Decreased risk of hospitalization for respiratory tract infection in children with Kawasaki disease: a nationwide population-based matched cohort study


Abstract

Background: Kawasaki disease (KD) is an immune-mediated systemic vasculitis and infection plays an important role in the pathophysiology of KD. The susceptibility to infectious disease in patients with KD remains largely unclear. This study aimed to investigate the risk of respiratory tract infection (RTI)-related hospitalizations in children with KD.

Methods: Data from Taiwanese National Health Insurance Research Database was analyzed. Children with KD were selected as KD group and age- and sex-matched non-KD patients were selected as control group with 1:1 ratio. Both cohorts were tracked for 1 year to investigate the incidences of RTI-related hospitalizations. Cox regression hazard model was used to adjust for confounding factors and calculate the adjusted hazard ratio (aHR).

Results: Between January 1996 and December 2012, 13,760 patients with KD were identified as KD group and 13,709 patients were enrolled as control group. An obviously reduced risk of RTI-related hospitalizations was observed in KD patients (aHR: 0.53, 95% confidence interval: 0.49-0.57). The decreased risk persisted through the 1-year follow-up period with a peak protection in 3-6 months (aHR: 0.46, 95% confidence interval: 0.40-0.53).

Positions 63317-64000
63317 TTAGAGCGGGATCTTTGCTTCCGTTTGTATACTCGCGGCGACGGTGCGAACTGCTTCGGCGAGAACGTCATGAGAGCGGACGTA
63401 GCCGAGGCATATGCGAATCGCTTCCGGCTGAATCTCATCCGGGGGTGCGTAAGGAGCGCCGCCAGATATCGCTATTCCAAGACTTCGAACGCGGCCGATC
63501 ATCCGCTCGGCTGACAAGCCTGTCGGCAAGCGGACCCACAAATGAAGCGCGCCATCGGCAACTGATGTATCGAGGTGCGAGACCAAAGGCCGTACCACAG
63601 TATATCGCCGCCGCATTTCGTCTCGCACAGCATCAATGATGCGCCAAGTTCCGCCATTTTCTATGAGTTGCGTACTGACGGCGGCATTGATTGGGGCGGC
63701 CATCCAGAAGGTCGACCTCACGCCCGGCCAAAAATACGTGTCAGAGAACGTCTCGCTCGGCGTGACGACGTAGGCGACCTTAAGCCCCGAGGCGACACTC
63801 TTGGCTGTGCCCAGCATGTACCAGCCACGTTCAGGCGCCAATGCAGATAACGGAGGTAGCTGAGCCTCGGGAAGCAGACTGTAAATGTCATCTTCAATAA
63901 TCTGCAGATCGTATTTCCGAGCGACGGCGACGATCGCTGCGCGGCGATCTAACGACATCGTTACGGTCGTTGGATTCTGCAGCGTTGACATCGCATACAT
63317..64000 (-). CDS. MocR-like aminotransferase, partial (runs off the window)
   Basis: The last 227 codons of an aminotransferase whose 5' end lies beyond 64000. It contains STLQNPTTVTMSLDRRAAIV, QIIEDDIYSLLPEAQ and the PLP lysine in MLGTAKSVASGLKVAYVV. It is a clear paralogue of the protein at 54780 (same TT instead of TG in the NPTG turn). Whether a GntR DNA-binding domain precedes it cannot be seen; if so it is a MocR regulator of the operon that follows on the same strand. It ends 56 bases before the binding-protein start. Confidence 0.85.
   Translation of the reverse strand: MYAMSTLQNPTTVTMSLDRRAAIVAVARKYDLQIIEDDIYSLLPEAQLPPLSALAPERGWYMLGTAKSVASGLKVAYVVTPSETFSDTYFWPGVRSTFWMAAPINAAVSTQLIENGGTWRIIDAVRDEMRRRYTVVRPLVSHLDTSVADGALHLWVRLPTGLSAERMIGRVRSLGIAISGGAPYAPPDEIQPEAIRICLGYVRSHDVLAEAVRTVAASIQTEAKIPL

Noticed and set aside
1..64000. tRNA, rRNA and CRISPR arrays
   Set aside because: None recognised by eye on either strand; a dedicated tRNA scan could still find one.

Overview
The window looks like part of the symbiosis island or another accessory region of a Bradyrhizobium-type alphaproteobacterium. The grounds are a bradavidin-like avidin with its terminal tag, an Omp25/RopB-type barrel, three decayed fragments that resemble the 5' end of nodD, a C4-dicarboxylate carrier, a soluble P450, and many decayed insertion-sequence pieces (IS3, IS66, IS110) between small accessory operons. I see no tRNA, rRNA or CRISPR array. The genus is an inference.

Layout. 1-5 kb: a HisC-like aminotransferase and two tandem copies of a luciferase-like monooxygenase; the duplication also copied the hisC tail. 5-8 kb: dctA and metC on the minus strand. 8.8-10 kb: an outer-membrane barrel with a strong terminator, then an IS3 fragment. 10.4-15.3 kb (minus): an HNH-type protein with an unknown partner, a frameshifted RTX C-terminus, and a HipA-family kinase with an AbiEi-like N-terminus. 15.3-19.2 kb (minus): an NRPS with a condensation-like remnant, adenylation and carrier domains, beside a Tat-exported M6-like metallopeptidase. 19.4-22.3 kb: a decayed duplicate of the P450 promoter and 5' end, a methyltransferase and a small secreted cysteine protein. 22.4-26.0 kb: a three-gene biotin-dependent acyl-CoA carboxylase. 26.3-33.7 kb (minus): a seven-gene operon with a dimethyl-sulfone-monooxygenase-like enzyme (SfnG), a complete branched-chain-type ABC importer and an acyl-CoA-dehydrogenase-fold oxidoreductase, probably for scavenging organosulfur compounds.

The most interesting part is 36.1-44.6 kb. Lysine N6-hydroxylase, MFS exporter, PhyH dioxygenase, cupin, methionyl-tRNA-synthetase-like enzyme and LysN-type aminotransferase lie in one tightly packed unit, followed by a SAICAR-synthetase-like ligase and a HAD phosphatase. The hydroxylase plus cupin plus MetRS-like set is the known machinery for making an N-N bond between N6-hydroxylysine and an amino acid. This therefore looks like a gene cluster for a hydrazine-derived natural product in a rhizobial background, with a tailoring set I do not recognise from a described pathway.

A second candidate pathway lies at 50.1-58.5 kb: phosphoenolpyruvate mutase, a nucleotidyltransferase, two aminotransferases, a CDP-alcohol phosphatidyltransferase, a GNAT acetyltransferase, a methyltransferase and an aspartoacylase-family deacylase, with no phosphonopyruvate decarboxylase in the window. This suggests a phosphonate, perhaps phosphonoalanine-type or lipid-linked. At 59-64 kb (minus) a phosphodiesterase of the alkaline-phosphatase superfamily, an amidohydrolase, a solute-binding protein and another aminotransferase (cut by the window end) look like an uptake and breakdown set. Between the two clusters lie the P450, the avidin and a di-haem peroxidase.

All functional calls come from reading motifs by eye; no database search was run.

Conclusions: KD patients had approximately half reduction of risk for RTI-related hospitalizations. The protective effects persisted for at least 1 year. Further studies are warranted to elucidate the entire mechanism and investigate the influences of intravenous immunoglobulin.

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